Jul
31
2020
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Even as cloud infrastructure growth slows, revenue rises over $30B for quarter

The cloud market is coming into its own during the pandemic as the novel coronavirus forced many companies to accelerate plans to move to the cloud, even while the market was beginning to mature on its own.

This week, the big three cloud infrastructure vendors — Amazon, Microsoft and Google — all reported their earnings, and while the numbers showed that growth was beginning to slow down, revenue continued to increase at an impressive rate, surpassing $30 billion for a quarter for the first time, according to Synergy Research Group numbers.

May
01
2020
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In spite of pandemic (or maybe because of it), cloud infrastructure revenue soars

It’s fair to say that even before the impact of COVID-19, companies had begun a steady march to the cloud. Maybe it wasn’t fast enough for AWS, as Andy Jassy made clear in his 2019 Re:invent keynote, but it was happening all the same and the steady revenue increases across the cloud infrastructure market bore that out.

As we look at the most recent quarter’s earnings reports for the main players in the market, it seems the pandemic and economic fall out has done little to slow that down. In fact, it may be contributing to its growth.

According to numbers supplied by Synergy Research, the cloud infrastructure market totaled $29 billion in revenue for Q12020.

Image Credit: Synergy Research

Synergy’s John Dinsdale, who has been watching this market for a long time, says that the pandemic could be contributing to some of that growth, at least modestly. In spite of the numbers, he doesn’t necessarily see these companies getting out of this unscathed either, but as companies shift operations from offices, it could be part of the reason for the increased demand we saw in the first quarter.

“For sure, the pandemic is causing some issues for cloud providers, but in uncertain times, the public cloud is providing flexibility and a safe haven for enterprises that are struggling to maintain normal operations. Cloud provider revenues continue to grow at truly impressive rates, with AWS and Azure in aggregate now having an annual revenue run rate of well over $60 billion,” Dinsdale said in a statement.

AWS led the way with a third of the market or more than $10 billion in quarterly revenue as it continues to hold a substantial lead in market share. Microsoft was in second, growing at a brisker 59% for 18% of the market. While Microsoft doesn’t break out its numbers, using Synergy’s numbers, that would work out to around $5.2 billion for Azure revenue. Meanwhile Google came in third with $2.78 billion.

If you’re keeping track of market share at home, it comes out to 32% for AWS, 18% for Microsoft and 8% for Google. This split has remained fairly steady, although Microsoft has managed to gain a few percentage points over the last several quarters as its overall growth rate outpaces Amazon.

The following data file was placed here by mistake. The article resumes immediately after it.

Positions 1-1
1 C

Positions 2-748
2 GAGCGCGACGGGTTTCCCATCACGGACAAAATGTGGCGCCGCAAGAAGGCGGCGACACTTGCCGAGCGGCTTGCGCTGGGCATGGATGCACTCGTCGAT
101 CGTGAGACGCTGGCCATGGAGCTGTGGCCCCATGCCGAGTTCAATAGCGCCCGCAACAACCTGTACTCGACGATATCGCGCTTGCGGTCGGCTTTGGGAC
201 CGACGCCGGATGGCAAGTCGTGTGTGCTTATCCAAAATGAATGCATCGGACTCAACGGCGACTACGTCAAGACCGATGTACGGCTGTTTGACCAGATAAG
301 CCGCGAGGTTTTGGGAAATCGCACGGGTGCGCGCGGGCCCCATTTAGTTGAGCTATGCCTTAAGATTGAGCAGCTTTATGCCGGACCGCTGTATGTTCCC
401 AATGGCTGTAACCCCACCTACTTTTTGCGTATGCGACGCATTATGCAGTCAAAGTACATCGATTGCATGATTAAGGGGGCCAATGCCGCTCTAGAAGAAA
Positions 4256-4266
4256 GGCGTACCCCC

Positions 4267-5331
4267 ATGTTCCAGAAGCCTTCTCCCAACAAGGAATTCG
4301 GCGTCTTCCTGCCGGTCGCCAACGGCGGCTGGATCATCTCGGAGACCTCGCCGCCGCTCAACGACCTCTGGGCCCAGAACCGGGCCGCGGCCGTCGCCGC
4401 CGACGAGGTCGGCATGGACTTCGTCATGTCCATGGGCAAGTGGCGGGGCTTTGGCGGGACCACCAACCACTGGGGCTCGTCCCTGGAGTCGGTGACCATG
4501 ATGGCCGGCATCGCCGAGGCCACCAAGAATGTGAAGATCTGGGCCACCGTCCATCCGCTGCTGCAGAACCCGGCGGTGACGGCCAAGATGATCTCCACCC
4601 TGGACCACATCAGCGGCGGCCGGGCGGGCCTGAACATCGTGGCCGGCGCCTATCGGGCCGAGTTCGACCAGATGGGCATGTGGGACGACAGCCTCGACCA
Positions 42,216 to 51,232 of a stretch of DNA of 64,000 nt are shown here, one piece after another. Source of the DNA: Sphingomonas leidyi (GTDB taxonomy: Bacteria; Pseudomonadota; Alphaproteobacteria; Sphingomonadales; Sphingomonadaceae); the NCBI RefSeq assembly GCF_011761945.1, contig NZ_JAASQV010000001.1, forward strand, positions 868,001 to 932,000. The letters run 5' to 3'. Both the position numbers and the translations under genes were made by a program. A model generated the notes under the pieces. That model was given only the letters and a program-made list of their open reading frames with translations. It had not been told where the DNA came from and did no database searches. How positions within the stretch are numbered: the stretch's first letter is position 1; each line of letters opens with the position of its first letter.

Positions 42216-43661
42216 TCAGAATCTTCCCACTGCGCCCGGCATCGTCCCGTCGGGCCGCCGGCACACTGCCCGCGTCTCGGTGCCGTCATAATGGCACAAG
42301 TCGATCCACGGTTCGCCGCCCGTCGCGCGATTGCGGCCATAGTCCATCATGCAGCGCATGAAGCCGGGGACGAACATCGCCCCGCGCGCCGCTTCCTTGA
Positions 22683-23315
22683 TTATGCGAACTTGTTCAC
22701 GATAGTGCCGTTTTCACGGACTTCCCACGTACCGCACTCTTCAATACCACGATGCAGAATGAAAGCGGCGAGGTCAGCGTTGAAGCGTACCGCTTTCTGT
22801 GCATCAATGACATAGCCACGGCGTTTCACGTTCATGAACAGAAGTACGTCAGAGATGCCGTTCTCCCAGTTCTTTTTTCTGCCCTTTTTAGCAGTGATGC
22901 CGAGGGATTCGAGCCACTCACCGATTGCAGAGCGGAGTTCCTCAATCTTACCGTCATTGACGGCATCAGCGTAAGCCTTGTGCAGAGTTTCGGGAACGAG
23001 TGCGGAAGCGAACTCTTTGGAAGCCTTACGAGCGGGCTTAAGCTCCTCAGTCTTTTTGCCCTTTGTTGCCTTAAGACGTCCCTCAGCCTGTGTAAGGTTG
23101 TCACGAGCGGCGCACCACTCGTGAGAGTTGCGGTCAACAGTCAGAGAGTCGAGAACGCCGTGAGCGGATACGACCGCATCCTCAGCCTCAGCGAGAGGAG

Jul
22
2019
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In spite of slowing growth, Microsoft has been flexing its cloud muscles

When Microsoft reported its FY19, Q4 earnings last week, the numbers were mostly positive, but as we pointed out, Azure earnings growth has stalled. Productivity and business, which includes Office 365, has also mostly flattened out. But slowing growth is not always as bad as it may seem. In fact, it’s an inevitability that once you start to reach Microsoft’s market maturity, it gets harder to maintain large growth numbers.

That said, AWS launched the first cloud infrastructure service, Amazon Elastic Compute Cloud in August, 2006. Microsoft came much later to the cloud, launching Azure in February, 2010, but so were other established companies in Microsoft’s market share rearview. What did it do differently to achieve this success that the companies chasing it — Google, IBM and Oracle — failed to do? It’s a key question.

Let’s look at some numbers

For starters, let’s look at the most numbers for Productivity & Business Processes this year. This category includes all of its commercial and consumer SaaS products including Office 365 commercial and consumer, Dynamics 365, LinkedIn and others. The percentage growth started FY19 at 19% but ended at 14%

Screenshot 2019 07 19 14.34.00

When you look at just Office365 commercial earnings growth, it started at 36% and dropped down to 31% by Q4.

Jun
28
2019
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Enterprise SaaS revenue hits $100B run rate, led by Microsoft and Salesforce

In its most recent report, Synergy Research, a company that monitors cloud marketshare, found that enterprise SaaS revenue passed the $100 billion run rate this quarter. The market was led by Microsoft and Salesforce.

It shouldn’t be a surprise at this point that these two enterprise powerhouses come in at the top. Microsoft reported $10.1 billion in Productivity and Business Processes revenue, which includes Office 365, the Dynamics line and LinkedIn, the company it bought in 2016 for $26.2 billion. That $10.1 billion accounted for the top spot with 17 percent

Salesforce was next with around 12%. It announced $3.74 billion in revenue in its most recent earnings statement with Service Cloud alone accounting for $1.02 billion in revenue, crossing that billion-dollar mark for the first time.

Adobe came in third, good for around 10% market share, with $2.74 billion in revenue for its most recent report. Digital Media, which includes Creative Cloud and Document Cloud, accounted for the vast majority of the revenue with $1.8 billion. SAP and Oracle complete the top companies

SaaS Q119

A growing market